We talk a lot about "Ultra-Premium" Cabernet Sauvignon. What exactly does the term "Ultra Premium" mean?
It's used in at least two different, but related, ways:
- A wine market segment
- A wine quality description
Let's look at each usage, and see if we can come to some common understanding of what we're talking about and whether it matters.
The Ultra-Premium Wine Segment
Probably the most common use of the term "ultra premium" is to describe a segment of the wine market.
Marketing folks like to define market segments—subsets of the market that have some characteristic in common. If done correctly, market segmentation can help to better understand buying behavior.
Unfortunately, if you like to drink fine wine, you'll probably find most segmentations of the wine market to be useless.
Why? Because fine wine is only a minuscule corner of the wine market. Most attempts at segmentation are trying to understand the much larger market for less expensive wine.
For example, the most common way to segment the wine market is by bottle price. The exact price ranges can differ based on who's doing the segmentation, but typical segments are:
- Value: $2.99 and below
- Fighting varietal: $3 to $5.99
- Popular premium: $6 to $7.99
- Premium: $8 to $9.99
- Super Premium: $10 to $14.99
- Ultra Premium: $15 and above
A $15 bottle of wine is "Ultra Premium"?!? There seems to be some serious title inflation going on here.
Ultra Premium Wine Quality
The other use of the term Ultra-Premium is to describe the quality of the wine.
Again, people will differ in exactly how they define this term. But there are several factors that seem to be part of most definitions.
Ultra-Premium wines are those that are:
- Made with grapes from vineyards with great "terroir" and farmed to the highest standard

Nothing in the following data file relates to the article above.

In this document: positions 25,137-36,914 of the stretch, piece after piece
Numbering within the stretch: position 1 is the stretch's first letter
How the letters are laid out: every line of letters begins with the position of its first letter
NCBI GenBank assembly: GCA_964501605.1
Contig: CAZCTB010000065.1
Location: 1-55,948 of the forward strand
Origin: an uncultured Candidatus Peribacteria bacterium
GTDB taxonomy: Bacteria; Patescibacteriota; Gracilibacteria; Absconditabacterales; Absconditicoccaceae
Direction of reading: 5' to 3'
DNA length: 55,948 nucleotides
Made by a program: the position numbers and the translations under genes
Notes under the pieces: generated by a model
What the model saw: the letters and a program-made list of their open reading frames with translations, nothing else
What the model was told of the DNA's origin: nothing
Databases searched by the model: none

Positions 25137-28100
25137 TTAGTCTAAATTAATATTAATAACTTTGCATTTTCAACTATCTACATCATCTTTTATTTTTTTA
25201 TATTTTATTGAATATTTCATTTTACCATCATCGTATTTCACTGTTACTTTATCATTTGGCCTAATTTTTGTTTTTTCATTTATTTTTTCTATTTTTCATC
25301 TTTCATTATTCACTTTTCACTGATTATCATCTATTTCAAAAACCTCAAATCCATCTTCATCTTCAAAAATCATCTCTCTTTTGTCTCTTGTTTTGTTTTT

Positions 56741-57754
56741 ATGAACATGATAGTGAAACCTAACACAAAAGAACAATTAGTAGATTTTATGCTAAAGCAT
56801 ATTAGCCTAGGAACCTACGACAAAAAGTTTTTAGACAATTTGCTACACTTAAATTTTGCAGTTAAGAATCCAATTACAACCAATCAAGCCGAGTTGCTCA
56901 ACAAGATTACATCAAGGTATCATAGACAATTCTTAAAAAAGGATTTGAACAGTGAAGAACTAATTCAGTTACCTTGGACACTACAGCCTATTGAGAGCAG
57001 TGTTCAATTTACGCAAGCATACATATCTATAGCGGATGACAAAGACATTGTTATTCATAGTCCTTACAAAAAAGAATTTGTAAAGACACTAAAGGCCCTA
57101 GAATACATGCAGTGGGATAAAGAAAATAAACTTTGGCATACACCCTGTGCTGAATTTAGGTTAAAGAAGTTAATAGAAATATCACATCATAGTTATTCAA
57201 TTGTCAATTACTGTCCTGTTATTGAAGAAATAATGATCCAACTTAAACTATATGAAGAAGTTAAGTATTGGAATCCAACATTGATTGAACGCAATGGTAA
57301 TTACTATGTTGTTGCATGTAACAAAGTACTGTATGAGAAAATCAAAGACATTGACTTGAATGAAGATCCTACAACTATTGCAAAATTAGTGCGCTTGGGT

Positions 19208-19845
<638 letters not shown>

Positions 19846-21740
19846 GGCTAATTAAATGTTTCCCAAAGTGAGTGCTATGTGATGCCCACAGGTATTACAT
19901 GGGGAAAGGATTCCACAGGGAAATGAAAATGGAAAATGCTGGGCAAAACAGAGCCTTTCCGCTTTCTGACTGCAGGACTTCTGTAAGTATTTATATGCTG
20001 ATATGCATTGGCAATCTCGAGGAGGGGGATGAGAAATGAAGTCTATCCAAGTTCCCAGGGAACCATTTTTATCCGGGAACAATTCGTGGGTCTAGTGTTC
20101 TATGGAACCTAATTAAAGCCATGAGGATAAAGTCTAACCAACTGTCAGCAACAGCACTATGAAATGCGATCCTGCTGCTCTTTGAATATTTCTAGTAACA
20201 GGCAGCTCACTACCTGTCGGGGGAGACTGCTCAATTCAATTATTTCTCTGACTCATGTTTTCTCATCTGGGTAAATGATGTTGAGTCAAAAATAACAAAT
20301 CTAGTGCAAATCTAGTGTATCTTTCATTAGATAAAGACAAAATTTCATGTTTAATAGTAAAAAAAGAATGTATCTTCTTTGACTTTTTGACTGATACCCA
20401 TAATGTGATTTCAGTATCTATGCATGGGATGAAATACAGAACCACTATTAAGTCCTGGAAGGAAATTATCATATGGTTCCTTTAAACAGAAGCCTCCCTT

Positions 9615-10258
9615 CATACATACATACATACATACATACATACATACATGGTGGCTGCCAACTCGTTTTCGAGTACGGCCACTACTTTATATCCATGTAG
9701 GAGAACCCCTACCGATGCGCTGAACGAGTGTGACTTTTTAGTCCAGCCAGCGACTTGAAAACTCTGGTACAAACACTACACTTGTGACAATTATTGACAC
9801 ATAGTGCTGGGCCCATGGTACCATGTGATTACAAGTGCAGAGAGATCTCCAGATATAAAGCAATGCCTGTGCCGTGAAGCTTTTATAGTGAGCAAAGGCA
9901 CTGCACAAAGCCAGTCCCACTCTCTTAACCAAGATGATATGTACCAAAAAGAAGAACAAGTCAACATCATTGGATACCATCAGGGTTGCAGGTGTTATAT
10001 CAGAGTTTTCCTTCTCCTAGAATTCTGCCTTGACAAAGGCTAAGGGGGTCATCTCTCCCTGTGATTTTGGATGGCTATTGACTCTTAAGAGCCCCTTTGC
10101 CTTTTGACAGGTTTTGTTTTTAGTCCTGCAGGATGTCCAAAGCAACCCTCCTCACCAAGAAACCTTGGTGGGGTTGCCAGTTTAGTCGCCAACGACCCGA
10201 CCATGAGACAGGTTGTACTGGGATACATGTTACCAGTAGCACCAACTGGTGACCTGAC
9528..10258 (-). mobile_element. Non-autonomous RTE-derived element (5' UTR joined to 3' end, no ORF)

- Produced with great attention to quality
"Terroir" is a French word for the "place" where the grapes are grown. It is a somewhat abstract concept the includes localized climate, soil type, drainage, wind direction, humidity and all the other attributes which make one location different from another.
Saying that Ultra Premium grapes need to have great terroir is just another way of saying that they need to come from a great place for growing grapes.
What about the rest of the definition. Doesn't everyone farm to the highest standard and produce wine with great attention to quality. Nope.
Making wine is a business. Exacting farming and winemaking costs money. There's no point in spending money for quality that your customers will never notice.
Why Produce Ultra-Premium Quality Wine?
While it's true that many wine drinkers would not notice the quality that went into making a true Ultra-Premium wine, there is a (relatively) small segment of the market that can tell the difference and are willing to pay to get it.
Producers that make true Ultra-Premium wine are aiming for this much more limited segment.
Because this segment is so small (compared to the market as a whole), these producers tend to be quite small.
Because making wine of such quality is expensive (at least when compared to making the high-volume popular wines), their prices tend to be higher than the average.
What Do You Think?
How do you decide which wines to buy? By price? By quality? By some combination of the two?
What is your personal standard for how much you're willing to give up in wine quality for a lower price?
Image by BullionVault via Flickr